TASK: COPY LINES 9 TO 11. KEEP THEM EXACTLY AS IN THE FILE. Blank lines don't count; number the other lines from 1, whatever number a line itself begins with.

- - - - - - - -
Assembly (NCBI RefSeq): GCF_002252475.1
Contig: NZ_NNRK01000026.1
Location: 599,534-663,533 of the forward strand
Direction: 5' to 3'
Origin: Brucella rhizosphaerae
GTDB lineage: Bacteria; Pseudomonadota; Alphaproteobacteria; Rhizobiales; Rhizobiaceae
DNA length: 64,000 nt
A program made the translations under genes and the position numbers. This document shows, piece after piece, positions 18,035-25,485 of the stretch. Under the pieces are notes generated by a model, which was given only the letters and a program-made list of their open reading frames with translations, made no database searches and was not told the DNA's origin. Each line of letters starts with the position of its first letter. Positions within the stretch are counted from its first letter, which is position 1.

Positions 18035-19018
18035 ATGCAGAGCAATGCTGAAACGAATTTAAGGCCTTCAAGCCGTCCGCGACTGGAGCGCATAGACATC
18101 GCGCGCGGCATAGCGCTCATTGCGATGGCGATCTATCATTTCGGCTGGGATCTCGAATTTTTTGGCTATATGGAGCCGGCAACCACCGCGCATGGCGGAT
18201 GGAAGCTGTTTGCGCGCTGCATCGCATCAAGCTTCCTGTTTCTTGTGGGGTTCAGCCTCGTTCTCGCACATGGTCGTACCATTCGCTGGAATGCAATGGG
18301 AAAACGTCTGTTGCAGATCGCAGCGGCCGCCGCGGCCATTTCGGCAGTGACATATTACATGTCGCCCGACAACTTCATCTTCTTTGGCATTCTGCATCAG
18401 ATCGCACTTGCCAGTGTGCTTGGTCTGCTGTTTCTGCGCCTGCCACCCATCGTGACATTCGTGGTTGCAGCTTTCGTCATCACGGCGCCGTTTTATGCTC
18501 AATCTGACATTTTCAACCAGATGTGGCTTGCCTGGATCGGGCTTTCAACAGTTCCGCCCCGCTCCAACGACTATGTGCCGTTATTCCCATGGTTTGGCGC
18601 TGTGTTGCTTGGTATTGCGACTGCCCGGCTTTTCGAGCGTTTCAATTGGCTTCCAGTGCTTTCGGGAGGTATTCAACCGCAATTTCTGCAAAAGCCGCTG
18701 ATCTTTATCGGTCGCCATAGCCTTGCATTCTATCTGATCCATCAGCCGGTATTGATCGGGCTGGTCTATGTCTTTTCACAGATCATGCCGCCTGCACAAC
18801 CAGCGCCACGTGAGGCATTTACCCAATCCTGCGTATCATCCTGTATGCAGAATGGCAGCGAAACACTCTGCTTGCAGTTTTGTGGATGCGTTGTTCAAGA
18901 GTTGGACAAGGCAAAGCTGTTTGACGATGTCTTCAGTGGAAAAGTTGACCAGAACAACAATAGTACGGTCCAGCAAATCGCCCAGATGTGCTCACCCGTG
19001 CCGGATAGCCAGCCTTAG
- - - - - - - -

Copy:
Positions 18035-19018
18035 ATGCAGAGCAATGCTGAAACGAATTTAAGGCCTTCAAGCCGTCCGCGACTGGAGCGCATAGACATC
18101 GCGCGCGGCATAGCGCTCATTGCGATGGCGATCTATCATTTCGGCTGGGATCTCGAATTTTTTGGCTATATGGAGCCGGCAACCACCGCGCATGGCGGAT